Hmmh. I would like to know who really firebombed the bank. (Another Iceland?)
– 3 dead after protesters torch Greek bank (ABC NEWS):
Three people died in a burning bank as tens of thousands of protesters took to the streets of Athens during a general strike over the Greek government’s planned spending cuts.
Some protesters tried to storm parliament while others threw petrol bombs at police and torched buildings in protest against new austerity measures and a decision to raise taxes to meet the conditions of its international bailout.
A petrol bomb hurled at an Athens branch of the Marfin Investment Bank killed two women and a man who were caught in the resulting inferno.
– 3 killed as rioters overrun streets of Greece (Los Angeles Times)
– Greek bank firebombing a ‘raw murderous act’ (Sydney Morning Herald):
Greek Prime Minister George Papandreou has condemned the killing of three people in a firebombed bank during protests in Athens as a “murderous act”, vowing to bring those responsible to justice.
In an address to parliament on Wednesday, Papandreou denounced “the unfair deaths of our citizens who fell victim to a raw murderous act” hours after the three died when petrol bombs thrown by demonstrators set the bank on fire.
“Nobody has the right to violence and particularly violence that leads to murder. Violence breeds violence,” Papandreou said.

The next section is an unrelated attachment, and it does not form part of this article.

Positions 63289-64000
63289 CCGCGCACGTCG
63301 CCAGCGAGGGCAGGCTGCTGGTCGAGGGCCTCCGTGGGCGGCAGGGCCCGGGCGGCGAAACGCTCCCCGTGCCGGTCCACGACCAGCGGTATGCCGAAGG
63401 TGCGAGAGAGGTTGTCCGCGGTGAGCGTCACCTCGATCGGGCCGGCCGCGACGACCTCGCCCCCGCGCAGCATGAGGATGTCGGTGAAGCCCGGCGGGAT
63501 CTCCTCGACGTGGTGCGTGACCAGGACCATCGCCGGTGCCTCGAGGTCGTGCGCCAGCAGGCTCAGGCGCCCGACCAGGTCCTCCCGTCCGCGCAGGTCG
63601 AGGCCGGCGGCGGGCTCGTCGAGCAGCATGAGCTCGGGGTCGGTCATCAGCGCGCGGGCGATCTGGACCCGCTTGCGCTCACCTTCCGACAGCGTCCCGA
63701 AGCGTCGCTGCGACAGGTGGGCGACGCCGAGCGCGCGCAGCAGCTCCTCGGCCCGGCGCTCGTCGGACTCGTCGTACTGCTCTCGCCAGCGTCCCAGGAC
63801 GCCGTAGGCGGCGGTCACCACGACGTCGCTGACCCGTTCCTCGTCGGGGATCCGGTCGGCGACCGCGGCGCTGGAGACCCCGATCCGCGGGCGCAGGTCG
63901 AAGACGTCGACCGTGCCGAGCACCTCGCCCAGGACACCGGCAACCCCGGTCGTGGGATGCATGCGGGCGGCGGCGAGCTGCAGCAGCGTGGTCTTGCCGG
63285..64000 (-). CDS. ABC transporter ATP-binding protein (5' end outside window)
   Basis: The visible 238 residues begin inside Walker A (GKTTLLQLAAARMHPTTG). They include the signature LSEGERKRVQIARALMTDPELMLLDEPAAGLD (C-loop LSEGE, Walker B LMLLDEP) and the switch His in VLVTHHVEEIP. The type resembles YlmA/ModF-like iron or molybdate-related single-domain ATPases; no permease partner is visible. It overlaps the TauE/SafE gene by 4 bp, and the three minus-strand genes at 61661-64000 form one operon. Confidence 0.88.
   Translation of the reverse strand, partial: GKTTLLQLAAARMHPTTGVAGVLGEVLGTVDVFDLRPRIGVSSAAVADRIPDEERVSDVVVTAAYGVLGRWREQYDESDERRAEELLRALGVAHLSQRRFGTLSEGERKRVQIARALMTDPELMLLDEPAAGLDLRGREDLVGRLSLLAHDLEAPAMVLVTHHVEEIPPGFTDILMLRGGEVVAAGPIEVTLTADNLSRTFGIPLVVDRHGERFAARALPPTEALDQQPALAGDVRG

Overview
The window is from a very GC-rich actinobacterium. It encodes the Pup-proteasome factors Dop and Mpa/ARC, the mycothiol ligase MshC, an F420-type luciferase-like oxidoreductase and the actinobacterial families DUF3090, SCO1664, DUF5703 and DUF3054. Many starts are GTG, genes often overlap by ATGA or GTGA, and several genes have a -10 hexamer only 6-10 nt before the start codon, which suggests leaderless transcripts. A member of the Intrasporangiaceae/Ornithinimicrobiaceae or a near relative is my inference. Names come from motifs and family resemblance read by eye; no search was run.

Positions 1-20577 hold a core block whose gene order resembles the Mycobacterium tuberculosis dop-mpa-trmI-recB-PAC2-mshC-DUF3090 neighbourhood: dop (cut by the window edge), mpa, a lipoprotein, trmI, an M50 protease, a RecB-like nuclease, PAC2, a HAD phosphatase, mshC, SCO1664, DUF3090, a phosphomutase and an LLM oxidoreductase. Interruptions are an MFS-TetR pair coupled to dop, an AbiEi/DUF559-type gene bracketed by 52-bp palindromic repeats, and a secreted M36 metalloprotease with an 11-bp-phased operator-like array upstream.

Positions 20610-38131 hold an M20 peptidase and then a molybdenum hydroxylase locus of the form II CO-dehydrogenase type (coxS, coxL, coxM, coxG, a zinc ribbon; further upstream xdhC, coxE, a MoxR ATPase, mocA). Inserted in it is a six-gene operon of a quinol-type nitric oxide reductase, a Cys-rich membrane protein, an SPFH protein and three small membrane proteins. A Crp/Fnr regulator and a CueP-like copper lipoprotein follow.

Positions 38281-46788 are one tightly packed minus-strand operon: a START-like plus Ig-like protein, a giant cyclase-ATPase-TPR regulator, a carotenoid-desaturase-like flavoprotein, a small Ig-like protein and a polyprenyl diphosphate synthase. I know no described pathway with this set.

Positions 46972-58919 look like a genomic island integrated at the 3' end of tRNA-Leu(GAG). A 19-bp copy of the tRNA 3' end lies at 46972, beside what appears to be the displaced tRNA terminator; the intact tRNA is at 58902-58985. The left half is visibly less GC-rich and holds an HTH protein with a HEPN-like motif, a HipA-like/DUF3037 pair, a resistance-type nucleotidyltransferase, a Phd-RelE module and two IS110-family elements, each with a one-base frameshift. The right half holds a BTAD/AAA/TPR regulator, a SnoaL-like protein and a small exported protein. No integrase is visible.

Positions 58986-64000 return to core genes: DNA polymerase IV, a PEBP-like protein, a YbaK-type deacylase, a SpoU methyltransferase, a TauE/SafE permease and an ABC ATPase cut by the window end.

– At least 3 killed as protestors storm parliament in Greece (InTheNews):
At least three people have been killed in Greece as protestors stormed parliament buildings in Athens amid the country’s debt crisis.
Striking workers set fire to a bank, possibly after being hit by petrol bombs, with fire services saying three bodies were found inside the burning building.
Police have responded to the unrest with pepper spray, tear gas and stun grenades.
Transport was at a standstill in the country as the angry protestors began their second day of strikes in the capital today over the government’s response to the country’s huge deficit.
Public services including trains and airports suffered major delays and cancellations following a nationwide walk out over austerity measures.
The rally includes teachers, students and civil servants, who are attending the union-organised strikes in dispute of the measures which will see tax rises and cuts. The Greek parliament, which is set to vote on the austerity measures this week, plans to accept them in return for a rescue package from the Eurozone/International Monetary Fund (IMF) of €110 billion (£95 billion).
Hundreds of the public service workers attempted to storm the Greek parliament today, as security forces held firm to hold them back. Union bosses warned that more protestors were on their way to join in with the strikes, which mark the third time there has been a walkout since January. Thousands are now on the streets of Athens to voice their anger at the government’s response to the country’s ballooning debt.
Ilias Iliopoulos, general secretary of public sector union ADEDY said: “These measures are unfair, they burden the poor and the weak only.
“We will keep on protesting and urge workers to insist.”
As well as transport, the strikes have forced many schools and hospitals to shut.